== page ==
What is particularly exciting about implementing AI in this rapidly changing environment is that interpretations of data are not fixed. Machine learning capabilities are constantly refining and updating insights so that organizations — and their people — can respond accordingly.

See also: How AI Transforms Risk Engineering

Designing the Future Workforce

So, if data analytics and AI become staples in modern business, how do they solve the human resource problem? What do they mean for the future workforce? The answer is threefold.

Data determines what your hiring needs actually are: In a world that is changing so quickly, your business might not need as many people specialized in a certain area, whereas new opportunities or divisions may emerge. Your business may be forced to alter its offerings to match customer needs. Data is the guide; it lets you home in on exactly what skills are required.

AI guides training: Because AI is able to analyze so much data so quickly, new hires are able to access the information and prompts they need to do their jobs well as soon as they need it. There is not as much feeling around or dependency on senior colleagues. This is not to discount the value of experience, but it means that workers can reach a competent level much faster; what they lack in experience and intuition is replaced by data-driven insights and standardized practices.

AI augments jobs: AI solutions take care of many of the rote tasks workers are routinely bogged down with today. As a result, employees can focus on making more efficient, informed decisions; they can actually use their brains more. AI flags potential errors or problems so that they can be addressed before they escalate. Reps can focus on delivering compassion at a time when people need it most.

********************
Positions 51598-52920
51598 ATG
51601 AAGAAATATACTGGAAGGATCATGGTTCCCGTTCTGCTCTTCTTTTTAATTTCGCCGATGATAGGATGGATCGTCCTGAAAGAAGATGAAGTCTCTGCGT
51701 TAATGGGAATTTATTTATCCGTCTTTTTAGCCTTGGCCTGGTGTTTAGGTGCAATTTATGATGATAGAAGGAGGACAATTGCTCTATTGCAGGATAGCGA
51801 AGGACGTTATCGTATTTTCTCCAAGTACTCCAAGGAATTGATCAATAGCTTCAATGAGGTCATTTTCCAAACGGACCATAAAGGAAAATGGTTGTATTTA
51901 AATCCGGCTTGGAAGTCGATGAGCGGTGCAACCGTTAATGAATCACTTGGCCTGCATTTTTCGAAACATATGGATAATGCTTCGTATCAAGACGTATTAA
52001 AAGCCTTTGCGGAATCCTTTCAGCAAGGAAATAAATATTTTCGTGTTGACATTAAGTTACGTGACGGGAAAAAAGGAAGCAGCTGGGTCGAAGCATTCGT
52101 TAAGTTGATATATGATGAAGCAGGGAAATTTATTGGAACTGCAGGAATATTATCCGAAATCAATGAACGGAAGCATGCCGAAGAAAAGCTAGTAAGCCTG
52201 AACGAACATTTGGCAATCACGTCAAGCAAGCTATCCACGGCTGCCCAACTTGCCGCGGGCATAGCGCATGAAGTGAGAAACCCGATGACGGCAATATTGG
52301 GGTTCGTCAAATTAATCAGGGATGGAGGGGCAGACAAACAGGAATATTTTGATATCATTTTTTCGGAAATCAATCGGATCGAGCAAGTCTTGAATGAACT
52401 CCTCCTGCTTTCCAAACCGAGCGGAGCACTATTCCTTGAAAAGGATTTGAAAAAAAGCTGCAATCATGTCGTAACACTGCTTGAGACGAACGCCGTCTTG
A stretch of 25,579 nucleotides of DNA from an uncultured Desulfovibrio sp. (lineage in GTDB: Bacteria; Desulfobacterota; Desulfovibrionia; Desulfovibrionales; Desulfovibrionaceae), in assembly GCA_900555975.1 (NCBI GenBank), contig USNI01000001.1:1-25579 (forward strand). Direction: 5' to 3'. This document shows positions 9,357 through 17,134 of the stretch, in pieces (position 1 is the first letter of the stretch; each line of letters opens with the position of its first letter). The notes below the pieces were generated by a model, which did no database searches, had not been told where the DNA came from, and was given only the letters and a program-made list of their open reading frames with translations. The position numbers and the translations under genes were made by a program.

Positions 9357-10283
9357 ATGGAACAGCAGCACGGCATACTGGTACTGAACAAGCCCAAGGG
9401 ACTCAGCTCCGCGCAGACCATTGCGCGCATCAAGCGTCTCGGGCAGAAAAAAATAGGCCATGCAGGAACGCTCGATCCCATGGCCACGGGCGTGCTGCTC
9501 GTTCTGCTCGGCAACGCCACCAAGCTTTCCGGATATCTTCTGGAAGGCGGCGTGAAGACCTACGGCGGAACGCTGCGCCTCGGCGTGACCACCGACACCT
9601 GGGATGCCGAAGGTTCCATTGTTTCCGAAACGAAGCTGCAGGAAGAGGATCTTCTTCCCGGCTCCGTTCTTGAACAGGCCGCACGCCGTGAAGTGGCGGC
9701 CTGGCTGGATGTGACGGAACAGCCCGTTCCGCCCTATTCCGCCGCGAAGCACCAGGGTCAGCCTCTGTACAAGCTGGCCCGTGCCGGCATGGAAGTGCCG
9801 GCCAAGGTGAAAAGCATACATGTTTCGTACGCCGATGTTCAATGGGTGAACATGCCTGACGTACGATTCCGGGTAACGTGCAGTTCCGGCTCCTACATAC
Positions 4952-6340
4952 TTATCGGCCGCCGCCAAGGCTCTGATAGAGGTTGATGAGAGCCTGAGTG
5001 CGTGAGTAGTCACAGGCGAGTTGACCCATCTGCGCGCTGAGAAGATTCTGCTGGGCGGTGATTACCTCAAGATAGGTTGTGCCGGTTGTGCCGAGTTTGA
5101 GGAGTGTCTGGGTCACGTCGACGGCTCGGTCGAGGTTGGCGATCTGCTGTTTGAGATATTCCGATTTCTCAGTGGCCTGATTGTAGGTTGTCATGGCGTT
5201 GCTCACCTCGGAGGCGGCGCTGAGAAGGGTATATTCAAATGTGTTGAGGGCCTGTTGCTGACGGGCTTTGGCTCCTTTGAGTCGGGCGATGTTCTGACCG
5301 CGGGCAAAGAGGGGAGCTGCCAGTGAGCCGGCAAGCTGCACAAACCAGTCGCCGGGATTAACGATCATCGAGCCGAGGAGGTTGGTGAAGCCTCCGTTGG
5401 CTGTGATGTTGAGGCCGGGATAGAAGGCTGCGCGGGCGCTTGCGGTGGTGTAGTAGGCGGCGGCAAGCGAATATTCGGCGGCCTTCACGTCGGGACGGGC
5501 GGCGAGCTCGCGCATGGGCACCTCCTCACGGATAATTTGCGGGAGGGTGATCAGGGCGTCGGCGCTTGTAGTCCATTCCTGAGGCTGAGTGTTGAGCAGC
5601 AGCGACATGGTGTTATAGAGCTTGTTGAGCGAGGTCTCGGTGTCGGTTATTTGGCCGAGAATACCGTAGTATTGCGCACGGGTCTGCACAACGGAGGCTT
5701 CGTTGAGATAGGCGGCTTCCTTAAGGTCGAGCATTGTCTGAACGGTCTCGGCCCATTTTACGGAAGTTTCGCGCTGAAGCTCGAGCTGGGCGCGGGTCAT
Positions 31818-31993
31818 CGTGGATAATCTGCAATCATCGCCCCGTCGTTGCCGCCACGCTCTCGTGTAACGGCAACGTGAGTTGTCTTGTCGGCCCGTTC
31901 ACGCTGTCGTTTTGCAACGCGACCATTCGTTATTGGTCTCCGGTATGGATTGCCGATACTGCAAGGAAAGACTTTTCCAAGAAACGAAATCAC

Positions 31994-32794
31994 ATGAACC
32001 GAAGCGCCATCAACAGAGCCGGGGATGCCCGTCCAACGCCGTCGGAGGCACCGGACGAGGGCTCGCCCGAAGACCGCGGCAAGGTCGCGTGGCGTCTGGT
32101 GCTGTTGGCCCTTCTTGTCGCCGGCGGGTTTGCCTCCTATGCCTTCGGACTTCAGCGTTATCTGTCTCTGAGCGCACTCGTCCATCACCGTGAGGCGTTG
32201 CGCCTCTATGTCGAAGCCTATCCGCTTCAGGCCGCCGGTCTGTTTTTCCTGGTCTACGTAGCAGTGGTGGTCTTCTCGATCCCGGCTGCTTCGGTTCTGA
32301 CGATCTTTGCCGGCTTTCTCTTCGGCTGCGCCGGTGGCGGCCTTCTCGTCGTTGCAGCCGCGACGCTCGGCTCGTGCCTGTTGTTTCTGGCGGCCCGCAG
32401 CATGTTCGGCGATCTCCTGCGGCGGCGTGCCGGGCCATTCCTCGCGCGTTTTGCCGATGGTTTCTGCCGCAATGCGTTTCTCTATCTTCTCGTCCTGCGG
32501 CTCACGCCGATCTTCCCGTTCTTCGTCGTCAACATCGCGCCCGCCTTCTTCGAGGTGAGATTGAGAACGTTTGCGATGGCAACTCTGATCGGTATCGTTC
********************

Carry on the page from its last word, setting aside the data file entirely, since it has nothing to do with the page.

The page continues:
While COVID-19 has fundamentally altered the future workforce, tools like AI help get it back on track. In leveraging it effectively, organizations will become nimbler and more responsive to conditions while employees are more knowledgeable and effective.

Insurance 2030: Implications for Today

It can be difficult to think about the future when the demands of the day are so pressing. The pandemic and events of 2020 have caused seismic shifts in society, affecting everyday patterns, lifestyles and business operations. Adapting strategies and plans to the pandemic’s evolving realities has been at the top of many insurers’ priority lists. Yet, in the midst of this turmoil, many P&C companies have been engaging in long-term strategic planning exercises. And some of the emerging themes are surprising.

SMA has conducted a number of scenario-planning workshops with insurers and MGAs – starting before the pandemic but continuing through 2020 and into 2021. These sessions, envisioning scenarios for 2030 and their implications for the company, are sometimes conducted at a company-wide level, sometimes for a single line of business and at other times for a specific area like distribution. These sessions are always educational and enlightening, revealing strategic options and exposing company gaps. The most surprising aspect of scenario planning is often how this type of thinking can actually drive near-term operational priorities. One of the most interesting themes that typically emerges revolves around people – especially the workforce.  

Many dimensions can be explored when contemplating longer-term strategies to compete in the world of 2030 … or 2025 … or 2022, for that matter. Business models, products, distribution, underwriting, claims, participating in new ecosystems, combatting new competitors and many other areas can be considered. There are important developments and strategic options for all of these areas. However, we have observed that, in virtually every session, the evolving workforce becomes a central theme – even for those that did not explicitly intend to take the workforce into consideration.